Margaret De Mortimer: Birth: 1308. Death: 5 MAY 1337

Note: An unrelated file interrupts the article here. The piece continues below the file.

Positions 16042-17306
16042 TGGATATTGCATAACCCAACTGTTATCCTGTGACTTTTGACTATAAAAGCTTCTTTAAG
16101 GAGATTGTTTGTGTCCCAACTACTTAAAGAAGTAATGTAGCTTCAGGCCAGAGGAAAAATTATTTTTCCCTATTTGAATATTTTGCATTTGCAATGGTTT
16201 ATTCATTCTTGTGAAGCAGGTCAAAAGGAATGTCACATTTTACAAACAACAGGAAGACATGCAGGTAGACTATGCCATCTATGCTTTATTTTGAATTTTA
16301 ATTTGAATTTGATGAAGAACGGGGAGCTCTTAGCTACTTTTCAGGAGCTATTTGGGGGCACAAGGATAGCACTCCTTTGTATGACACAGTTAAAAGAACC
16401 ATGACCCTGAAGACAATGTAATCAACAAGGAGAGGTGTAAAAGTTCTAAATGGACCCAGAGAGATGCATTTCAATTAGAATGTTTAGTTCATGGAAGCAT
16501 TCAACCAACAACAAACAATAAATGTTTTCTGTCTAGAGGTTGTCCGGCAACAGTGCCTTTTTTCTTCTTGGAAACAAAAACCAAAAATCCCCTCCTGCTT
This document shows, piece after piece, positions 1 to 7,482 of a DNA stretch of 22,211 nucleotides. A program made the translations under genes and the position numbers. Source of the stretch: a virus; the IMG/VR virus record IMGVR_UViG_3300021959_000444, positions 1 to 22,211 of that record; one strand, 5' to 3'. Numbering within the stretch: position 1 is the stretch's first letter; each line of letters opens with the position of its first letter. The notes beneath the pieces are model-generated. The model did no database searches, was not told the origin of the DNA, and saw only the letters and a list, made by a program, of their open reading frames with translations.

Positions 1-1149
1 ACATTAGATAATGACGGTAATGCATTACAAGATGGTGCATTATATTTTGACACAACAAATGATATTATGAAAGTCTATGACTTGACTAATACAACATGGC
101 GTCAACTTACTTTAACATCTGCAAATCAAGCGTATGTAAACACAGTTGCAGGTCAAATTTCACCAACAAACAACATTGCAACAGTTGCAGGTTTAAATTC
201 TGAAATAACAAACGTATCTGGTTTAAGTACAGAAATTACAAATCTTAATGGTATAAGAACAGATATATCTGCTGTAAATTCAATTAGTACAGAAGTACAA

Note: [ralphroberts.ged] [chaas2.ged] 1. WFT Volume 5, Tree #3016, Volume 10, Tree #313, Volume 8, Tree #2688 2. 1st Earl of March, Oct. 1328 3. "Magna Carta Sureties, 1215", pg. 15, 117: 8th Baron Mortimer of Wigmore 4. He was a paramour of Isabella of France and was hanged by her son, Edward III. (From Microsoft 95) 5. "Ancestors of Homer Beers James" (Internet) Mortimer Line: Roger Mortimer, 2nd Baron Mortimer, born in 1287, was summoned to parliament from February 22, 1306, to December 3, 1326 (from the accession of Edward II., with addition of "De Wigmore"). This nobleman, so notorious in the histories as the paramour of Isabel, Queen Consort of the unfortunate Edward II., was in his sixteenth year at the time of his father's death, and was placed by the king (Edward I.) in ward with Piers Gaveston, so that to redeem himself, and for permission to marry whom he pleased, he was obliged to pay Gaveston 2,500 marks, and thereupon married Joane Geneville, born in 1285, died in 1356, daughter of Peter de Geneville and his wife, Joane Lusignan. Peter was the son of Geoffrey de Geneville, Lord of Trim, in Ireland and conveyed eventually the whole inheritance of the Genevilles, and half the land of the Lacys, into that family. See Burke, pg. 228. In the 34th year of Edward I., he received the honor of knighthood, and the same year attended the king into Scotland, where we find him again in the 3rd year of Edward II., and the same year he was constituted Governor of the castle of Buelt, in Brecknockshire. In the 7th, 8th, and 9th years he was likewise in Scotland, and then appointed lord-lieutenant of Ireland. During the remainder of the unhappy Edward's reign he attached himself to the interests of the queen, and at length fled with her and Prince Edward into France. Returning, however, and his party triumphing, he was advanced to the dignity of Earl of March soon after the accession of King Edward III., and he held a round table the same year at Bedford. But hereupon becoming proud beyond measure (so that his own son, Geoffrey, called him the King of Folly), he kept a round table of knights in Wales, in imitation of King Arthur. "Other particulars," says Dugdale, "of his haughtiness and insolence were these, viz., that with Queen Isabel, he caused parliament to be held at Northampton, where an unworthy agreement was made with the Scots, and Ragman's Roll of Homage of Scotland was traitorously delivered as also the black cross, which King Edward I. brought into England, out of the abbey of Scone, and then accounted a precious relic. That (with the queen) he caused the young king to ride twenty-four miles in one night, towards Bedford, to destroy the Earl of Lancaster and his adherents, saying that they imagined the king's death. That he followed Queen Isabel to Nottingham, and lodged in one house with her. That he commanded the treasure of the realm, and assumed the authority, which by common consent in parliament was conferred upon Henry, Earl of Lancaster, at the king's coronation." His career was not however of long continuance, for, the king becoming sensible of his folly and vices, had him suddenly seized in the castle of Nottingham, and conveyed prisoner to London, where, being impeached before parliament, he was convicted under various charges, the first of which was privity to the murder of King Edward II. in Berkeley Castle; and receiving sentence of death was hanged in 1330, at the summons gallows, called Elmes, near Smithfield, where his body was permitted to hang for two days and three nights naked, before it was interred in the Grey Friars; whence in some years afterwards it was removed to Wigmore. The Earl of March left issue four sons and seven daughters as follows: 1. Edmund Mortimer. 2. Roger Mortimer, married in 1321 Joane Butler. 3. Geoffrey Mortimer, Lord of Towyth. 4. John Mortimer, slain in a tournament at Shrewsbury. 5. Katherine Mortimer, died 1371, married in 1337 Thomas de Beauchamp, Earl of Warwick, an original Knight of the Garter. 6. Joane Mortimer, who died before 1351, married some years before June 13 1330, as his first wife, James Audley, (her 2nd marriage). 7. Agnes Mortimer, married Laurence Hastings, Earl of Pembroke, died 1348, a descendant of Surety Roger Bigod. 8. Margaret Mortimer, married (1) Robert de Vere, 6th Earl of Oxford, who died without issue; and (2) Thomas de Berkeley, Lord Berkeley, son and heir of Maurice de Berkeley, a descendant of the Surety, Saire de Quincy. 9. Maud (Matilda) Mortimer, married John de Cherlton, son and heir of John, Lord Powys. 10. Blanche Mortimer, married Peter de Grandison, died 1358, son of William de Garndison and his wife Sibilla Tregoz. They had no issue. 11. Beatrix (Beatrice) Mortimer, married (1) Edward, son and heir of Thomas of Brotherton, Earl Marshal of England, and (2) Thomas de Braose, son of Peter de Braose (half brother of William de Braose, Lord Braose of Gower). The issue of none of their three sons survived. Their daughter Joane also died without issue. But their daughter Beatrice Braose, married William Saye, Lord Saye, and they had a daughter Elizabeth Saye, who married (1) John de Falvesley, who died without issue about 1392, and married (2) William Heron, Knight of Applynden, who died without issue in 1404. Upon the execution and attainder of the earl all the honors of Roger Mortimer became forfeited. 5. "Ancestors of Homer Beers James" (Internet) Winithar, King of the Ostrogoths to Berengaria: Roger Mortimer, 1st Earl of March, married Joane Geneville.
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